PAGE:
“The visibility of the `Bite Fight’ made Mills even more mainstream,” recalled Marc Ratner, former executive director of the Nevada State Athletic Commission. “It almost seemed like he worked all the Super Bowls of crazy fights.”

Terry Lane said that the visibility of the “Bite Fight” was such that the producers of the (eventual) Judge Mills Lane TV show decided that their courtroom arbiter of justice just might be the same guy that had the stones to disqualify Tyson.

It was while at home in Reno, by himself, that Lane suffered the stroke that made him voiceless, unable to call out for assistance. Terry Lane is unsure how long he lay on the floor of his home, but the delay did not help.

“A few months earlier, our family had become bicoastal,” Terry Lane recalled for a story that appeared for TSS in 2014. “My brother had just begun high school in New York City after moving there from Reno. All of us were kind of going back and forth between Reno and New York. I had just started college in New York around that time. My mom, my brother and I were all back East and my dad was in Reno, by himself. We really don’t know how long it was before he was found. It might have been a day possibly as long as two days. We don’t know for sure.”

As if all that he already was facing weren’t enough, Mills had a fall in June 2013, almost to the day a full year before he was to be inducted into the IBHOF. His attendance for that event, which would have been considered extremely unlikely in any case, suddenly appeared to be impossible.

“When I got the call (from IBHOF executive director) Ed Brophy, I just assumed it would be Tommy and me going to Canastota and making a quick thank-you like we’ve done dozens of times before,” Terry said in 2014. “But Dad was really into it. I know he was very happy to be inducted into the Hall of Fame. He can’t speak, but he still can emote and be expressive.”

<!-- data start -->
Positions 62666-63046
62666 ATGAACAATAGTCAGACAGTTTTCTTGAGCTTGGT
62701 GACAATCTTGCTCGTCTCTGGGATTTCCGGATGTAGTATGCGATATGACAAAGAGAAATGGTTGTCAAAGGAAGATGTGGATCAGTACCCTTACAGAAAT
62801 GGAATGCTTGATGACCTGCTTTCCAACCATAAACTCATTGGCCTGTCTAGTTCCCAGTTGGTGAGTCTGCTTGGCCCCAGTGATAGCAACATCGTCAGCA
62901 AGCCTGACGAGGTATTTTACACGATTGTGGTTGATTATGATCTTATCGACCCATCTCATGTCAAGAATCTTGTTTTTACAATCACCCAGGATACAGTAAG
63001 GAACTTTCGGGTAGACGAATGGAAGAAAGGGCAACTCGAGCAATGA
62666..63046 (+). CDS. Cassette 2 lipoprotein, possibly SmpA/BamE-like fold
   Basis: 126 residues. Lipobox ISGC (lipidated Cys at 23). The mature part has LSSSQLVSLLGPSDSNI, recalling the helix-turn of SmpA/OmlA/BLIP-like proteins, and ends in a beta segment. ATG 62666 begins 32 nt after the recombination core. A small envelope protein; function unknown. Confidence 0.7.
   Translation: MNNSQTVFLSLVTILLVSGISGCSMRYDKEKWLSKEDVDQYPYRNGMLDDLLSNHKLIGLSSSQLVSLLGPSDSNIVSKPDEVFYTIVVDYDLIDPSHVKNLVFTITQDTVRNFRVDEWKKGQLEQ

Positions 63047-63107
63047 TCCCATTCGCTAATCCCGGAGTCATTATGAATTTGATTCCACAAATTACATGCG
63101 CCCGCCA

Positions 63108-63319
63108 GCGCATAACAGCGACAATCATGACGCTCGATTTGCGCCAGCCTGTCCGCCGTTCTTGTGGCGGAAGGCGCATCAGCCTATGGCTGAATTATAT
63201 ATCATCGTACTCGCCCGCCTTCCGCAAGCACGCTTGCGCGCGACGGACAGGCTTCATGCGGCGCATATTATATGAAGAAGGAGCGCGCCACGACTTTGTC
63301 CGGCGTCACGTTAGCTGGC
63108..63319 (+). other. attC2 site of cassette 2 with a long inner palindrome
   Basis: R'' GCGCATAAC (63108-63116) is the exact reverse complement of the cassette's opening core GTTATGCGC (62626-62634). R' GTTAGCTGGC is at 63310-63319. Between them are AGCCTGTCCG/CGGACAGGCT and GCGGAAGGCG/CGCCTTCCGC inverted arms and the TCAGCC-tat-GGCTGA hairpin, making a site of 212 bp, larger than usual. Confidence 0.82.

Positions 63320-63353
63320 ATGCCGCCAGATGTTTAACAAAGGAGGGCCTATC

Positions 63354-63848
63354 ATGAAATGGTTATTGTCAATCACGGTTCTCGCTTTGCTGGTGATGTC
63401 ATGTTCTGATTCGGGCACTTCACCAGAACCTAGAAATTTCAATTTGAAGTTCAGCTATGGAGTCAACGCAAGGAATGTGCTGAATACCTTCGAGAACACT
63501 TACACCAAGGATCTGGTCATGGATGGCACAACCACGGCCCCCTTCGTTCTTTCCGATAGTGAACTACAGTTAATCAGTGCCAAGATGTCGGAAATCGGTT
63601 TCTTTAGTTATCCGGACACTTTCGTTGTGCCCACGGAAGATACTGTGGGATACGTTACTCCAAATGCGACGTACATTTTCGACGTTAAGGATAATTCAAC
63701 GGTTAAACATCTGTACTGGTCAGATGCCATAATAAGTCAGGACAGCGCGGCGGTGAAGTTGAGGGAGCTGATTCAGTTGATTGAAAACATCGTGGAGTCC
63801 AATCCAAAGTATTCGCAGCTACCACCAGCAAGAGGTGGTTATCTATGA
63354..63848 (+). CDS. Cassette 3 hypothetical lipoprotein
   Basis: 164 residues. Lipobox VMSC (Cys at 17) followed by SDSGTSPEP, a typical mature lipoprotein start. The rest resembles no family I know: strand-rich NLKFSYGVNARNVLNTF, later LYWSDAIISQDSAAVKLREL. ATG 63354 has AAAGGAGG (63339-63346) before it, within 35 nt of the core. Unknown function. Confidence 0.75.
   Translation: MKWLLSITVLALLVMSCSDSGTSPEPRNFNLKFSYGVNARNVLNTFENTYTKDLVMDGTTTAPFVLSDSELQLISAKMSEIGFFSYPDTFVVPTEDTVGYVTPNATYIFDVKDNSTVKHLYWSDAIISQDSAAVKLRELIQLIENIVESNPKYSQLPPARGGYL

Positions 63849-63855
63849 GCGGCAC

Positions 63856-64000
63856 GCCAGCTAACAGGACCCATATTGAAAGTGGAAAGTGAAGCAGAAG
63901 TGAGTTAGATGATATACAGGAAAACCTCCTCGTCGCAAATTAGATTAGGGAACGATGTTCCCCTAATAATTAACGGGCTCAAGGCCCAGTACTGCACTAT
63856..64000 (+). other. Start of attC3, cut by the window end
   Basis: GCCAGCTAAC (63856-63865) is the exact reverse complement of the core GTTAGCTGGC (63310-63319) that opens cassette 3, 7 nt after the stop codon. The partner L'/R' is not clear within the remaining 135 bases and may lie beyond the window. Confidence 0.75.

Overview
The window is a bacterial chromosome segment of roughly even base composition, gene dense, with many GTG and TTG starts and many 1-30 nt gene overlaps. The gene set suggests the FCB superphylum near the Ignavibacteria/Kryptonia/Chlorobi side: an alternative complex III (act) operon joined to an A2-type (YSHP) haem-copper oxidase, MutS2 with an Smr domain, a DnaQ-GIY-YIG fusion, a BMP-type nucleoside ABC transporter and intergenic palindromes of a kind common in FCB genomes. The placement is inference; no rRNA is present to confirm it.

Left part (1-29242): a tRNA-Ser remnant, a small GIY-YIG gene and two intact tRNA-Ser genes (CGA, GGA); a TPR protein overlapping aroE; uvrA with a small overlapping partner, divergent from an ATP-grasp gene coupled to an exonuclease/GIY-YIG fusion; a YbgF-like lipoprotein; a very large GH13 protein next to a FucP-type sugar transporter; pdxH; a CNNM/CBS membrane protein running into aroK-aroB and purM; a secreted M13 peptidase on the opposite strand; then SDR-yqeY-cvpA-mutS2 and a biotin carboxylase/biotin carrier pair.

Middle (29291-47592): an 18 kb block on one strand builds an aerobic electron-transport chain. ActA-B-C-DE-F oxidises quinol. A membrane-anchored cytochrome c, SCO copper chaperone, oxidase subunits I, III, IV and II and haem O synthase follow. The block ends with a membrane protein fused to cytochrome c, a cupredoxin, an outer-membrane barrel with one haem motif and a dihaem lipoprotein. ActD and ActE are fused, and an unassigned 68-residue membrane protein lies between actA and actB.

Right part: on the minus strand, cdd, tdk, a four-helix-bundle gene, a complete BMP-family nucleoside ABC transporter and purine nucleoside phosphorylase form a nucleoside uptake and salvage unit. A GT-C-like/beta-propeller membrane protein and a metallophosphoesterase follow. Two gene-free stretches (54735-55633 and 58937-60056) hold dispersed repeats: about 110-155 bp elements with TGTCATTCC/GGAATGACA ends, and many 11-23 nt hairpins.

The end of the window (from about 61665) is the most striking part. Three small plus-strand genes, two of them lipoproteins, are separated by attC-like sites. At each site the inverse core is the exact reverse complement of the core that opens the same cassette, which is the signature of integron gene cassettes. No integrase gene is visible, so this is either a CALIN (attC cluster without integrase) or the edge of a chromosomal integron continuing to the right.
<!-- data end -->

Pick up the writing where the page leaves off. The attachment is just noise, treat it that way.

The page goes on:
Amazingly – well, maybe not so amazingly given who and what Mills Lane always had been before the stroke – he threw himself into the task of learning how to walk again, however haltingly. And when the Lanes accompanied their father to central New York, the miracle that couldn’t possibly happen became reality.

“I could not believe that we were able to attend,” Terry said. “Ed Brophy and his team, God bless ’em, made our lives so much easier at that time. It was a highlight for Dad to be there during a time when he truly was a prisoner in his own body.

“When he first had the stroke in 2002, we were told that his life expectancy was five years, maybe. Another massive stroke, which was always possible, would just take him out. So, in our own way, our family has been mentally prepared for this moment for 20 years. But then my dad never followed any accepted timeframe from for the living of his life. He lived way beyond any doctor’s expectations, and in that time, he still was someone who not only was a disabled stroke victim, but he was getting older. He turned 85 on Nov. 12 of this year.”

In other words, what the stroke started finally was finished by the aging process that affects everyone. Rest in peace, Mr. Lane. In sickness and in health, you stood as a beacon of hope for everyone who understands that every fight is capable of being won to some degree.